NEW DELHI (Reuters) - U.S. Commerce Secretary Gary Locke said on Monday he was concerned about India’s tariff and non-tariff barriers, highlighting the hurdles in boosting bilateral trade despite their growing economic and security ties.
Locke’s remarks came after a meeting with Indian Trade Minister Anand Sharma where the two sides reviewed progress on thorny issues such as market access and non-tariff barriers.
Despite India’s growing global weight, it is only the United States’ 14th biggest trading partner and obstacles, from outsourcing controversies to the Doha world trade round and market access, have put the brakes on faster integration.
“Even though India has made tremendous strides to open up its economy there is much more work that is left to be done,” Locke told reporters.
“While many tariffs have come down, others remain. Even when there are not outright tariffs there are non-tariff barriers that limit trade and investment.”
The stakes on trade are high as the United States and India need each other to meet ambitious export targets amid a sluggish U.S. economic recovery, yawning trade deficits with China and fears of global imbalances sparking a standoff.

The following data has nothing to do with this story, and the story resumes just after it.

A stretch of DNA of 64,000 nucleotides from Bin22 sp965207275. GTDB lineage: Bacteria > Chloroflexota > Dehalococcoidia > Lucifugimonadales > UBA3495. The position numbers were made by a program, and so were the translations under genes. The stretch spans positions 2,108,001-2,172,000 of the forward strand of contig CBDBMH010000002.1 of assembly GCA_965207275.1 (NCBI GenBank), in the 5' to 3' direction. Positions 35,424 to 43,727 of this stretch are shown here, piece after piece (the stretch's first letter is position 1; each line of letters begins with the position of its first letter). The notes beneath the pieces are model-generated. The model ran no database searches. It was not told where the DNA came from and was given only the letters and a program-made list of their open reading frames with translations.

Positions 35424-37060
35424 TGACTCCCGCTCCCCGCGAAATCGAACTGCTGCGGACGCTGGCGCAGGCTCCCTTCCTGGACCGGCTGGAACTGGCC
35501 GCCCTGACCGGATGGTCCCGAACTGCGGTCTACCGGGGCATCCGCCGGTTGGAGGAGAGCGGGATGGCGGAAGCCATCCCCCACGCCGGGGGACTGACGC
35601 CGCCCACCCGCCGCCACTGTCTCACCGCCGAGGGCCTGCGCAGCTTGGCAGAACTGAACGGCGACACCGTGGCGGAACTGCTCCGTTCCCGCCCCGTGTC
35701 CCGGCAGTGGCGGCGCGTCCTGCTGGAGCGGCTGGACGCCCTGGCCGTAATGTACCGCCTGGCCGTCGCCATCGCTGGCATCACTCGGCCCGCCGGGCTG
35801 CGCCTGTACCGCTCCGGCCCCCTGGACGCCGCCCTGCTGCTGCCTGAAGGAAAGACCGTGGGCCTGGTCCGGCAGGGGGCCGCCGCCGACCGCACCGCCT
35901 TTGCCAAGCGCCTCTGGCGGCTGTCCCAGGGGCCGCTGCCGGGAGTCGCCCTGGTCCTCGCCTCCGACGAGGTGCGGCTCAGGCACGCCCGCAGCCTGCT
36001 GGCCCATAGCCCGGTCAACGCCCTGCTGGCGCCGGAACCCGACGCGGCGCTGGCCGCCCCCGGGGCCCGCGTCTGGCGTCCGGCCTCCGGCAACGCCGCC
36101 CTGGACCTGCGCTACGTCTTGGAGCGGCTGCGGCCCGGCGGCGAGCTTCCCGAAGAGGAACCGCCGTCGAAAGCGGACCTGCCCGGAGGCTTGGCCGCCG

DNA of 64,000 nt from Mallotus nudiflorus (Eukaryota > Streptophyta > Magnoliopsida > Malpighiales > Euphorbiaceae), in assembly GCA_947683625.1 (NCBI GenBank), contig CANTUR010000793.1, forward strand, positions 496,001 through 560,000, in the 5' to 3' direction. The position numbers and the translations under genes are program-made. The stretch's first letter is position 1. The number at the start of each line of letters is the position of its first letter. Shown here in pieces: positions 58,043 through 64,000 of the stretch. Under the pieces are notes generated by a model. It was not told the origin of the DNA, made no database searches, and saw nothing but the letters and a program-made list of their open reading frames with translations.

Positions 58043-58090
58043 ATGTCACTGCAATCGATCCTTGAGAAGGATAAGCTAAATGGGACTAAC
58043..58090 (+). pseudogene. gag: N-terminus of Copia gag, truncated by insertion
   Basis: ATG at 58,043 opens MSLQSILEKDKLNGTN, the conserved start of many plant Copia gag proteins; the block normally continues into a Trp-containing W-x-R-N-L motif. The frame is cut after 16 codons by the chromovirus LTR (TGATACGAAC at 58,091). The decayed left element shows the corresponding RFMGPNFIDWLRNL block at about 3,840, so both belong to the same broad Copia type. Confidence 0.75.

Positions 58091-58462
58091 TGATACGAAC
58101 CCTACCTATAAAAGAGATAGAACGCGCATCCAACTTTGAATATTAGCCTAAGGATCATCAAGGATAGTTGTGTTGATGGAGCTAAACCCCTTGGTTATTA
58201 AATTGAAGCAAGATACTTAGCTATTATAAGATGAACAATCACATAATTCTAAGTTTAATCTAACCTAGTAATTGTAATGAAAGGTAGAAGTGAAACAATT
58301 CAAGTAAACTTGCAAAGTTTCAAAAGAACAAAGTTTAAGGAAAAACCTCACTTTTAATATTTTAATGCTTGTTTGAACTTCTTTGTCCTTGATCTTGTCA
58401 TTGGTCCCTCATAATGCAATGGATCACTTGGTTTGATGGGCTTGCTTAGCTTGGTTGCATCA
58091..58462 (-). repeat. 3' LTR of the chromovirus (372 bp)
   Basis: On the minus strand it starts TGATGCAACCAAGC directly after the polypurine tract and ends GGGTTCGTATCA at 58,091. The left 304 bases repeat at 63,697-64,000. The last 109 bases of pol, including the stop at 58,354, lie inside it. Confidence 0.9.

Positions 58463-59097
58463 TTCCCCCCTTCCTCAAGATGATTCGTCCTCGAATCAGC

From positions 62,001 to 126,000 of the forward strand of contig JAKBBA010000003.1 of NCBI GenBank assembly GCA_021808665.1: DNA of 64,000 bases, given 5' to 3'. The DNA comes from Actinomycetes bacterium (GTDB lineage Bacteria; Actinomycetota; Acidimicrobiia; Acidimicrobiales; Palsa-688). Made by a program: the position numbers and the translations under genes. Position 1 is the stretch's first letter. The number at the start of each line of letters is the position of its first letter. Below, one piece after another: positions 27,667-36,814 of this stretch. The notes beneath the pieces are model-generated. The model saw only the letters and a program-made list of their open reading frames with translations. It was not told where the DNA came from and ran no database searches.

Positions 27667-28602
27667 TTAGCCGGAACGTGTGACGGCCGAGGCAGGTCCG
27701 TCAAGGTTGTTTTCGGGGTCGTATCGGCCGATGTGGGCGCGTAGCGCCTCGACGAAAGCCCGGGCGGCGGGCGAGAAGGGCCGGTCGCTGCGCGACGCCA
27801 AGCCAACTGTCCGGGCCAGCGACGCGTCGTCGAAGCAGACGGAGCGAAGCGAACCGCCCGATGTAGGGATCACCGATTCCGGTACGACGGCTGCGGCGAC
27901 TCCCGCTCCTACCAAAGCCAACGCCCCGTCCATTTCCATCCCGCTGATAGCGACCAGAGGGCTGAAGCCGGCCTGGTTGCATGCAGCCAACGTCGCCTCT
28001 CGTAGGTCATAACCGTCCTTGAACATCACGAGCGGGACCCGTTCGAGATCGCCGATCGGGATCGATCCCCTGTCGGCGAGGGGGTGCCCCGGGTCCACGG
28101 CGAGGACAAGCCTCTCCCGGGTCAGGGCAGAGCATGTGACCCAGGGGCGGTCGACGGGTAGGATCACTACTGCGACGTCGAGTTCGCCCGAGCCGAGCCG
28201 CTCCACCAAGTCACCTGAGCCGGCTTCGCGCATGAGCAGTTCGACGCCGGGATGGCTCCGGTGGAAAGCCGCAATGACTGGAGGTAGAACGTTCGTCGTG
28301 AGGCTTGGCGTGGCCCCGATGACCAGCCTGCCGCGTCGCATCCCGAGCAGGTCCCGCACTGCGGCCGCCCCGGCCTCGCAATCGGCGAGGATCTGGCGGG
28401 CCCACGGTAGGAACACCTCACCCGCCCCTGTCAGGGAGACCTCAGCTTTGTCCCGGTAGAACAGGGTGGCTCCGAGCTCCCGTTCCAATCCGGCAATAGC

As part of its efforts to boost trade with India, United States has said it would ease restrictions on exports of high-technology goods to India in recognition of stronger economic and national security ties.
On Monday, Sharma welcomed that move.
“ ... there will be full cooperation in space technology, nuclear technology and other high-end technologies between the U.S. and India,” Sharma told reporters.
A bilateral trade boom has seen total flows treble to $36.5 billion in goods in the decade to 2009-10, but the United States slipped from number one to three in India’s trade partners. India lags China, which is the United States’ third biggest trading partner.
The Obama administration wants to double its exports within five years to bolster domestic growth and create jobs.
But both sides have accused each other of policy foot-dragging, especially over the Doha trade talks. In India there is a sense that New Delhi is much keener to push for a deal than Washington.
The United States complains that India has not accepted the responsibility that comes with its growing economic strength in the world and insists on shielding many sectors.
In recent times temperatures have risen over a U.S. visa fee hike that is expected to hit India’s IT industry as well as proposed tax changes that would end breaks for U.S. firms that create jobs and profits overseas.
On Monday, however, Indian Trade Secretary Rahul Khullar said India will not go rushing to the World Trade Organisation (WTO) to settle the dispute over an increase in U.S. visa fees.